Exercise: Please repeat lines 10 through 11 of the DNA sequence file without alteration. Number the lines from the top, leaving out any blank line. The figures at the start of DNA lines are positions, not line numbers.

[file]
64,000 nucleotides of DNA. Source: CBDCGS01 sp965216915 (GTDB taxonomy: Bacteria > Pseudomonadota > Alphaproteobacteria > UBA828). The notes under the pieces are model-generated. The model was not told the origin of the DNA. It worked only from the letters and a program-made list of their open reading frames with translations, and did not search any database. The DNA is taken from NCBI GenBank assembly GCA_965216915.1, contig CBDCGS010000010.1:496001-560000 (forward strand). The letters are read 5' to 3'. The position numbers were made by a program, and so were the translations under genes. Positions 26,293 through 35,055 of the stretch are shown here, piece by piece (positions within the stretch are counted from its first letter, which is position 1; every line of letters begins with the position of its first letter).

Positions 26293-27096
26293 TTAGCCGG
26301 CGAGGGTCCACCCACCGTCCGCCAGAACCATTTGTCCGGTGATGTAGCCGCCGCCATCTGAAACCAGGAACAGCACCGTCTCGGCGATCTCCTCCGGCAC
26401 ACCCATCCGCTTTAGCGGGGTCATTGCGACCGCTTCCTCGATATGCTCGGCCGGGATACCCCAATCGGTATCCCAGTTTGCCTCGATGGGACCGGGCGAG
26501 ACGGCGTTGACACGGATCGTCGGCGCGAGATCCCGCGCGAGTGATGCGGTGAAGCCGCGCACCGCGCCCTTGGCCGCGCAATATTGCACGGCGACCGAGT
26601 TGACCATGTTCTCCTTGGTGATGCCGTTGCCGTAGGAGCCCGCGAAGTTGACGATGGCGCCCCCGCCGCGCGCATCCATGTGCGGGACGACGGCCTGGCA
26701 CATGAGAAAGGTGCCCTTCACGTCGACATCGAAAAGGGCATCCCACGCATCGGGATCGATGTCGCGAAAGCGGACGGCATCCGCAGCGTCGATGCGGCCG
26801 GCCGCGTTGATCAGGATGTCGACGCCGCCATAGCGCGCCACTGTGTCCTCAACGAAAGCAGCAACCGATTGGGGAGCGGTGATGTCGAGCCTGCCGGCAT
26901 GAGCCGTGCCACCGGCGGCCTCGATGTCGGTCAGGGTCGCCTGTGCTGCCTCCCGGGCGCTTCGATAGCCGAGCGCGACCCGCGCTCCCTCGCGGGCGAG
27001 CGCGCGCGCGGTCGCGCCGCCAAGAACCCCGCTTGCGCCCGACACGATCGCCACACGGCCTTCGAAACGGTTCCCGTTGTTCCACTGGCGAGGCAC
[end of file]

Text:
26901 GAGCCGTGCCACCGGCGGCCTCGATGTCGGTCAGGGTCGCCTGTGCTGCCTCCCGGGCGCTTCGATAGCCGAGCGCGACCCGCGCTCCCTCGCGGGCGAG
27001 CGCGCGCGCGGTCGCGCCGCCAAGAACCCCGCTTGCGCCCGACACGATCGCCACACGGCCTTCGAAACGGTTCCCGTTGTTCCACTGGCGAGGCAC